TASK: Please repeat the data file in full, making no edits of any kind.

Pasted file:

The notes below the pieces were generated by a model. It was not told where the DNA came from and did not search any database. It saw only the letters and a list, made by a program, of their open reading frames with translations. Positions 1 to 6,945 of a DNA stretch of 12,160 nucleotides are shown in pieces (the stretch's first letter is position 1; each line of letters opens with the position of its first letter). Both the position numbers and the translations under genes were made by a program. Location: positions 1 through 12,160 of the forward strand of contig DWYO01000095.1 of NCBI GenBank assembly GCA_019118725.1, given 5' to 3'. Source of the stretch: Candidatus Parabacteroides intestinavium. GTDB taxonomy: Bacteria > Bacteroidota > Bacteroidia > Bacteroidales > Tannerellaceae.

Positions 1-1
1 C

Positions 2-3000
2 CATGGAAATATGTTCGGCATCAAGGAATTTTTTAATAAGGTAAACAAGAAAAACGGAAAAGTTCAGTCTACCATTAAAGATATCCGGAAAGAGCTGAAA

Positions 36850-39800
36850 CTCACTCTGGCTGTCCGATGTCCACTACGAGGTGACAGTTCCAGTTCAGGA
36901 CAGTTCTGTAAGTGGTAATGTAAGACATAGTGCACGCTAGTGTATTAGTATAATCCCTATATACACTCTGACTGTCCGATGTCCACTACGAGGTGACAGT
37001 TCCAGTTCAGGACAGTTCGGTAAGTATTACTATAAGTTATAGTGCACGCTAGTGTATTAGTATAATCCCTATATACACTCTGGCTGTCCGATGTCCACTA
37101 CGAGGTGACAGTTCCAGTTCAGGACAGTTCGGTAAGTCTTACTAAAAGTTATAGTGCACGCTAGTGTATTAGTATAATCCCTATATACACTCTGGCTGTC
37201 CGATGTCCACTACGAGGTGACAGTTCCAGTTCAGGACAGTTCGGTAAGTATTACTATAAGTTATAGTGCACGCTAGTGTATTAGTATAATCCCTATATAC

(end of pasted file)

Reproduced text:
The notes below the pieces were generated by a model. It was not told where the DNA came from and did not search any database. It saw only the letters and a list, made by a program, of their open reading frames with translations. Positions 1 to 6,945 of a DNA stretch of 12,160 nucleotides are shown in pieces (the stretch's first letter is position 1; each line of letters opens with the position of its first letter). Both the position numbers and the translations under genes were made by a program. Location: positions 1 through 12,160 of the forward strand of contig DWYO01000095.1 of NCBI GenBank assembly GCA_019118725.1, given 5' to 3'. Source of the stretch: Candidatus Parabacteroides intestinavium. GTDB taxonomy: Bacteria > Bacteroidota > Bacteroidia > Bacteroidales > Tannerellaceae.

Positions 1-1
1 C

Positions 2-3000
2 CATGGAAATATGTTCGGCATCAAGGAATTTTTTAATAAGGTAAACAAGAAAAACGGAAAAGTTCAGTCTACCATTAAAGATATCCGGAAAGAGCTGAAA

Positions 36850-39800
36850 CTCACTCTGGCTGTCCGATGTCCACTACGAGGTGACAGTTCCAGTTCAGGA
36901 CAGTTCTGTAAGTGGTAATGTAAGACATAGTGCACGCTAGTGTATTAGTATAATCCCTATATACACTCTGACTGTCCGATGTCCACTACGAGGTGACAGT
37001 TCCAGTTCAGGACAGTTCGGTAAGTATTACTATAAGTTATAGTGCACGCTAGTGTATTAGTATAATCCCTATATACACTCTGGCTGTCCGATGTCCACTA
37101 CGAGGTGACAGTTCCAGTTCAGGACAGTTCGGTAAGTCTTACTAAAAGTTATAGTGCACGCTAGTGTATTAGTATAATCCCTATATACACTCTGGCTGTC
37201 CGATGTCCACTACGAGGTGACAGTTCCAGTTCAGGACAGTTCGGTAAGTATTACTATAAGTTATAGTGCACGCTAGTGTATTAGTATAATCCCTATATAC